On This Page:
“If you knew how excruciatingly uncomfortable it is to live in my own skin, you would understand why I do not want to be present in my body and in this world.” Anonymous
Some version of this statement is, unfortunately, a heartbreakingly common thought often expressed by someone coping with addiction. It is also heartbreakingly common among those with unresolved trauma. Research continues to show that both trauma and addiction create an internal war fueling physical, psychological, emotional, and spiritual chaos. When trauma and addiction intersect, a person becomes tangled in a self-perpetuating cycle that must be fully and holistically addressed in order to allow healing from such pain and discord.
While addiction, and the impulsivity characteristic of an active addiction lifestyle, can certainly increase vulnerability for trauma experiences, this article focuses on the ways in which unresolved trauma could open the door for addiction.
To more fully explore this link between trauma and addiction, it can be helpful to first develop a working definition of what constitutes addiction and trauma.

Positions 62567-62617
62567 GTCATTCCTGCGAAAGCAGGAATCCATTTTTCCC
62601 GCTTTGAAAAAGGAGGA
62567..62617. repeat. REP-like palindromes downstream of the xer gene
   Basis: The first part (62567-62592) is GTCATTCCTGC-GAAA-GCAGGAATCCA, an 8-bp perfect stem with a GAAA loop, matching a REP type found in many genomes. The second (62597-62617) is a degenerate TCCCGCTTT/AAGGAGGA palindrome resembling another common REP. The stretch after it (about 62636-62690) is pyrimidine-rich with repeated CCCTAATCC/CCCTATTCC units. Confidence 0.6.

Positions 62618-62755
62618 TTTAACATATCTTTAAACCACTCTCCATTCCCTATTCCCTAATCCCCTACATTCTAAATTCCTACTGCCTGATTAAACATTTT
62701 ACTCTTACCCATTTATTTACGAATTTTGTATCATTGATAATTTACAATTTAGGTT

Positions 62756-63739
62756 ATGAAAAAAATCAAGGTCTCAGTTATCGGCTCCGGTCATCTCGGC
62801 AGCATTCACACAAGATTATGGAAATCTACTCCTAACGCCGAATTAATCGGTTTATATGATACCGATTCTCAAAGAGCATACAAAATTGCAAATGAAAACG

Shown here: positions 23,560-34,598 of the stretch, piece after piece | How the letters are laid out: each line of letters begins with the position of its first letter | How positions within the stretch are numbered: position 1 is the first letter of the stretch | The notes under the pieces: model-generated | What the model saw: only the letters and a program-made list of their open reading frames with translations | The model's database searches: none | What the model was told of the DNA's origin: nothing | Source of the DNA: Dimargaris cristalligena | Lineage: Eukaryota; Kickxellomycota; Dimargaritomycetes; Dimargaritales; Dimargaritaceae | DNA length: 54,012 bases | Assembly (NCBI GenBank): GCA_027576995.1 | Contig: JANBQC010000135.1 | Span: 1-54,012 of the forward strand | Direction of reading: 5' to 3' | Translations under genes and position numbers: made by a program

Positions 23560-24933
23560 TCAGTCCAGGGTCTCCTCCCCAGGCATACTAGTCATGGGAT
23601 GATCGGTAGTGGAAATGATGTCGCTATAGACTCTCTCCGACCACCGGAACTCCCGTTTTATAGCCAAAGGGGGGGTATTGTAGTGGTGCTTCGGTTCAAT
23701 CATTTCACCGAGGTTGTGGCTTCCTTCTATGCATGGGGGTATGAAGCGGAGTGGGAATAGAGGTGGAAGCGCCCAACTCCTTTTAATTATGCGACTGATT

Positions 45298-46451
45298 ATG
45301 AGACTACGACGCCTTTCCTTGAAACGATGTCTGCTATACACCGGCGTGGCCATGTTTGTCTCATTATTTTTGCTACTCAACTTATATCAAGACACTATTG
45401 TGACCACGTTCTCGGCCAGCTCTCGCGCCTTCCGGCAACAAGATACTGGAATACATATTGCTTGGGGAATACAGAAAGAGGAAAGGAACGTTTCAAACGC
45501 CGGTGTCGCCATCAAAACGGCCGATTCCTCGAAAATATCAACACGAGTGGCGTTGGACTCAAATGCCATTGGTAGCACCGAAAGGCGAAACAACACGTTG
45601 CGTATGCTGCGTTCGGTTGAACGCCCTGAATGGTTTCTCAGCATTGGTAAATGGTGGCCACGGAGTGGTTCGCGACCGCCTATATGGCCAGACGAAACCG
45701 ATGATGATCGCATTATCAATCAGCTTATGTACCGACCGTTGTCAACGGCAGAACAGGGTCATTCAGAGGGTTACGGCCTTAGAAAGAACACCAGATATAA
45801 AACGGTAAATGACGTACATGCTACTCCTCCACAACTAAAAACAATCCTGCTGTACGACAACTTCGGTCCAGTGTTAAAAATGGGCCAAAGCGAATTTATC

In addiction, moderation is lost, and what initially starts as something more pleasurable, with few, if any, consequences (like substance use, sex, pornography, impulsive eating…) eventually shifts into the primary source of conflict infiltrating numerous aspects of one’s life. What distinguishes addiction from a ‘problem behavior,’ is the brain becomes rewired to view the addiction (i.e. alcohol/drug(s)/behavior(s) as an essential survival mechanism rather than the ‘thing’ that has spiraled out of control. This rewiring causes the person struggling with addiction, whether chemical or behavioral, to become unable to abstain from the alcohol/drug(s)/behavior despite negative consequences.